The birding in Flagstaff isn't like birding Southern Arizona, but it's still fun.  There are several bird species you can add here that you can't in other areas.  During our visit, we heard the unmistakable drumming of an American Three-toed Woodpecker (which I wasn't expecting to find so early in the year nor in this area).  Thanks to Kristen, she pointed out the loud rapid drum.  The bird only did it one other time and from high up a Ponderosa Pine.

A gorgeous Savannah Sparrow

We checked other spots and it was very pleasant. One area that I'd really like to explore is Humboldt Peak which is VERY high and holds a few specialty birds.  My nemesis continues to be the Dusky Grouse. 

Then we headed down to Southern Arizona and while it was hot, it was great to be back here. Migrating birds never looked so good. 

Black-chinned Hummingbird
There are lots of Hummingbirds. 

And that "secretive" American Bittern at Sweetwater. 

And lots of crested and colorful birds. 

This male Northern Cardinal below was very vocal and hopped around me as I did a count at Sweetwater Wetlands. 

Shy birds were out and about walking around reeds. 

An outed Sora
One day we had an amazingly cold morning full of rain and wind.  It was beautiful!  The birds were so active!

Abert's Towhee
Birds are wonderful.  As I approach final exams with my students, I feel the stress and anxiety that they feel.  Our walks are very relaxing. And necessary:)

After the ladies left, I had some alone time and went to Agua Caliente Park after a stressful day at work to just connect with nature.  During that evening, I just listened to the bird song and followed their voices along the trail.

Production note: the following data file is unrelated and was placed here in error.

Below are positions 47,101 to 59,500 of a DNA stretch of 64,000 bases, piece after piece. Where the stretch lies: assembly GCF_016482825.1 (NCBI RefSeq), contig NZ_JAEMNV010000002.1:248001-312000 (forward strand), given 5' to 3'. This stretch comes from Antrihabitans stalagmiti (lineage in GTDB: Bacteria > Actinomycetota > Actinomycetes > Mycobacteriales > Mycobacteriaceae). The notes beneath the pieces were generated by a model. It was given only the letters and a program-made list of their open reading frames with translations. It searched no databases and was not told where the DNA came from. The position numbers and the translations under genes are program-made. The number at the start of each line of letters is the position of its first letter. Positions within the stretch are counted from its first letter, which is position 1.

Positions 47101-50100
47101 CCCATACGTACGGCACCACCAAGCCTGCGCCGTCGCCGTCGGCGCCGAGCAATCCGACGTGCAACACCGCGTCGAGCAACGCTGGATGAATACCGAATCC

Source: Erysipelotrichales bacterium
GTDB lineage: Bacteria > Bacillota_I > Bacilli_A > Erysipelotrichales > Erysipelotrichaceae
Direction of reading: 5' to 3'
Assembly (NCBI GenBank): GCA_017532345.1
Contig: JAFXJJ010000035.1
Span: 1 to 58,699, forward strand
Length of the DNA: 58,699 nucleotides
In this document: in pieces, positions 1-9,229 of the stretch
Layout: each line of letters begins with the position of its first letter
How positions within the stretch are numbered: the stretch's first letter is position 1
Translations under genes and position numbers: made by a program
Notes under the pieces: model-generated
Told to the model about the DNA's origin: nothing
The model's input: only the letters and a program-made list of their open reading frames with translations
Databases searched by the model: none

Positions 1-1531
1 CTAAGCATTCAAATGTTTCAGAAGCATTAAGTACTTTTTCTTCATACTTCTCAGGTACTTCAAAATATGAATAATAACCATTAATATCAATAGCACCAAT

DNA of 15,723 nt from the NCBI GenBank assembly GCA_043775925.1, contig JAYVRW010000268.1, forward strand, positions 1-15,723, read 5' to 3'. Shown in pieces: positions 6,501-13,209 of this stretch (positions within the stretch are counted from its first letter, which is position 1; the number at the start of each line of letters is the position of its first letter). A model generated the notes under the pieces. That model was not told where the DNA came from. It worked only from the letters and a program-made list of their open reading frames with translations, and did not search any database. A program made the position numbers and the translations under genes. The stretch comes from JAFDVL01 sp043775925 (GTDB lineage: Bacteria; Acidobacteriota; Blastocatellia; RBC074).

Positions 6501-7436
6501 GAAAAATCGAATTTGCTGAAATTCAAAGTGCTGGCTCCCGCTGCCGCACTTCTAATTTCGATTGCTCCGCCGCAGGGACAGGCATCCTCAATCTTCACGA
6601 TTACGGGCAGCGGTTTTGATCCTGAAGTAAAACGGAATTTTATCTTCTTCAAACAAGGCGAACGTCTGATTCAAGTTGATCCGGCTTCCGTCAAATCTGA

Bullock's Oriole
If I ever lose my eyesight, and I hope I never do, it's my ears that will navigate my birding.  My blog will revert to audio sounds instead of photos.  I love bird song so much and it's what I use to find birds.  Without my ears, I'd be lost. 

A Gray Hawk banks to the side
If they whisper a cheep or throw me a chip note, I will find them. Rattles make it too easy:) Recently, I was with a friend in a wash where we spotted a well known and very chatty birder.  I've never seen birders scatter as much as they do when they see this individual.  It's okay to talk while you bird but NOT all the time.  How in the world will you find birds when your talking?  They'll all fly off!  Anyhow, we tried our best to dodge away from this individual.  It didn't work:(

A Common Yellowthroat stops for a moment to reflect:)
It was nice to come back to Southern Arizona. 

It's also nice to not feel the pressure of finding a new life bird.  We can wander wherever we like. And find whatever it is that wants to be found. 

Louisiana Waterthrush
Some winter birds are still hanging on while others are getting ready to leave. 

Next week, we'll take you to Mt. Lemmon for the start of warbler migration. 

As we say good-bye to our wintering birds, 

We say hello to our summer residents.  We'll also get to meet lots of great people in the process. That's the adventure of birding.  Arizona birding is some of the best birding in the United States.  

Until next time......


  1. What a wonderful post and great to have gone biring with these 3 lovely ladies. Lovely selection of bird images

  2. A super post and photos. You have certainly been busy and great to see all the wildlife you have encountered.

  3. Wow a great post with some stunning photos.
    Have a good week and take care Diane